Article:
Users consider digital patient portals very useful for helping family members manage their care. A new study argues that access sharing should be encouraged.
Digital portals allow patients to manage prescriptions, appointments, and test results. Millions of Americans are given access to them annually by their healthcare providers, but researchers from Kaiser Permanente Northern California pose that they may be even more useful if they are intended for use not just by the patient, but also by familial care partners.
More than 40 million Americans act as care partners for family members. Despite that, there is very little data about how often those family care partners are given access to their relatives’ patient portals, though one of the few studies that the researchers found put the number at less than 1%.
In a survey of over 1800 patients with chronic conditions, over 76% were given access to a patient portal. More than a quarter of those with portal access shared it with a care partner, overwhelmingly a spouse (62.2%) but sometimes a child or grandchild (34.9%) or a parent or grandparent (10.6%).
The survey, which ran from March to December 2015, asked portal users if their access was formal (granted by the provider) or informal (using the patient’s login), and also asked them to stratify their user experiences.
Less than half of the care partners (45.5%) had their own login access to the portal: the majority used the patient’s login information. Overwhelmingly, respondents enjoyed the system, with over 90% reporting that it was both more convenient and faster than other ways of organizing their or their loved one’s health information. Open-ended responses were equally positive, with respondents stating that patient portals increased engagement with clinicians and helped them care partners help family members across geographic distances.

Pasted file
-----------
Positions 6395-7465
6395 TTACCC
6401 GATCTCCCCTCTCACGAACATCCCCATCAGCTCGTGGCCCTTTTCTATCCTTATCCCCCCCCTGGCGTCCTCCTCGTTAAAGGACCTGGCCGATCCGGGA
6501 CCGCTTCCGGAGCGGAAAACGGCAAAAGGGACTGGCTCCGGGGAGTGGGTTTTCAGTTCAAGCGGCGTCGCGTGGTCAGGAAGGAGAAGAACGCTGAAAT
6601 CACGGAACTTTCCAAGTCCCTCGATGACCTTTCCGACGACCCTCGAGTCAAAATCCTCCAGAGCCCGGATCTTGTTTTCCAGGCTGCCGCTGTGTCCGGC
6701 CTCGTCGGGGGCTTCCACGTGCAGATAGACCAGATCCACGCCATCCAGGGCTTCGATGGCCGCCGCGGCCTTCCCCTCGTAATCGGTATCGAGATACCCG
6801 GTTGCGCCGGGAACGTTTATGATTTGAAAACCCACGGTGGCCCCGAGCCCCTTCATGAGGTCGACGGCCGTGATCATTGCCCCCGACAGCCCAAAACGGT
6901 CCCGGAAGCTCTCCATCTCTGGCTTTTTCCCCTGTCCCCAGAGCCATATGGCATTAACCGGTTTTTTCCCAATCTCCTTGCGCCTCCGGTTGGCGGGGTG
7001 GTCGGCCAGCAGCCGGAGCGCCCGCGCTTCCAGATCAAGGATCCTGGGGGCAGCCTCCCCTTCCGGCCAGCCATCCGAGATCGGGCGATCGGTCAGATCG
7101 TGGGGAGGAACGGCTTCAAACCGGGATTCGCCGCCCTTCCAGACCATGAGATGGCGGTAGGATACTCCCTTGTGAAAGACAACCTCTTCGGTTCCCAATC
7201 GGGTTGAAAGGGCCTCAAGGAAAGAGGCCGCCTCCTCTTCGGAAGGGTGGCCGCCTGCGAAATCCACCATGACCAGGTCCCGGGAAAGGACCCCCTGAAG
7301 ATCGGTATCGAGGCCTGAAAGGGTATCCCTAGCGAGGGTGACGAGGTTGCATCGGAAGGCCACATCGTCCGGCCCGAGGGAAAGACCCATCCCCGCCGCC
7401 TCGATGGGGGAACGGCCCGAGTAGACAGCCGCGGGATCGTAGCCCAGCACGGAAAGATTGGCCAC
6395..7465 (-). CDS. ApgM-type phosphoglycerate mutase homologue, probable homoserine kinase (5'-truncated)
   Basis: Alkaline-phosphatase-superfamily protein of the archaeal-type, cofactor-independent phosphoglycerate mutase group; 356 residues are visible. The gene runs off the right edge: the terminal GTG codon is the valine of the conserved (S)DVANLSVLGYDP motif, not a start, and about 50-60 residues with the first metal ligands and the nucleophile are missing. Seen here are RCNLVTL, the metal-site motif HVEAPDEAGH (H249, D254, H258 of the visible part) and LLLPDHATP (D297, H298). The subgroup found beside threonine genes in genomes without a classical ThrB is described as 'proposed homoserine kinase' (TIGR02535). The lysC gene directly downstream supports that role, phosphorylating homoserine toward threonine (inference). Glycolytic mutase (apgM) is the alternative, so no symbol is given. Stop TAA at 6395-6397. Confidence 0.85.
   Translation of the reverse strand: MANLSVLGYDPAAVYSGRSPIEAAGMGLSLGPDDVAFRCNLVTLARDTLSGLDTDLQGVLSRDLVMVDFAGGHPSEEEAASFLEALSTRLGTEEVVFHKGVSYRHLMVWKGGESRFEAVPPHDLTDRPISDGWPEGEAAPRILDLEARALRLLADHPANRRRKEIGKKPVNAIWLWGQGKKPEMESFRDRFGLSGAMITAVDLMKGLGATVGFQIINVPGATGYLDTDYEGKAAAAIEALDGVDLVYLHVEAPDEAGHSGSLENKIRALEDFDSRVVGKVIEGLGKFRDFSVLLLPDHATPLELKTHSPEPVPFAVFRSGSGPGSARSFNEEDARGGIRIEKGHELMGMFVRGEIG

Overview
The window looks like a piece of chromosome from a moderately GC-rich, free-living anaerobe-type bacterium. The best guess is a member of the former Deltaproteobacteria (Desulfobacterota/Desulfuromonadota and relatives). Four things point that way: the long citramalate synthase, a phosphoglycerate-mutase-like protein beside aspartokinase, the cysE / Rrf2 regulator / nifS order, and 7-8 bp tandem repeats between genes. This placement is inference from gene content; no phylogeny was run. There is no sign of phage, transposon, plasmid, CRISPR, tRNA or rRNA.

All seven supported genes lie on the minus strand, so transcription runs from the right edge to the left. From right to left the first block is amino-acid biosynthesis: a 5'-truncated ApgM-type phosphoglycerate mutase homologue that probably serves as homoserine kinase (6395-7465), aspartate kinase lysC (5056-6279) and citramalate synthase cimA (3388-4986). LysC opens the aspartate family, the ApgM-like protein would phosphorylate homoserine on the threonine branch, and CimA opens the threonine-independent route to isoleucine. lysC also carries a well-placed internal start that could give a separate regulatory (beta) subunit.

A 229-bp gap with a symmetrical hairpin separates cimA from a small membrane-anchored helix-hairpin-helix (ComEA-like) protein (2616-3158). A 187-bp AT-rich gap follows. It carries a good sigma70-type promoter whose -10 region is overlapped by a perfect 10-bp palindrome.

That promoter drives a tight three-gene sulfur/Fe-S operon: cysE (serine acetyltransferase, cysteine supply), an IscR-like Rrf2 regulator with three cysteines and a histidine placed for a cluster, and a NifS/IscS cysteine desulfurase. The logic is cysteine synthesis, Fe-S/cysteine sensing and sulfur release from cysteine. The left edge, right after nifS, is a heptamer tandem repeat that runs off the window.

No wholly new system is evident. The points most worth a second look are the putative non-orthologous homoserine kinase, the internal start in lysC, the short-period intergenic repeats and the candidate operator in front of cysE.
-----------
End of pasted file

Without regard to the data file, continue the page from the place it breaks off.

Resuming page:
The researchers recommend that, “Physicians and health systems should view portals as a means of communicating with families, not only patients, balancing care needs with privacy concerns.”
While patient portal sharing can be beneficial, previous studies have found that it can also raise privacy and autonomy concerns, particularly depending on the demographics and preferences of the patient whose information is being accessed. Another report published in JAMA Internal Medicine in 2015 found that “elders do not want to feel ‘spied on’ by family,” and concluded that there was no “one-size-fits-all” approach to portal sharing.
That study also concluded that future patient portals be designed with an eye towards sharing preferences of patients, potentially through a tiered access system that limits or enables override of certain commands depending on the user.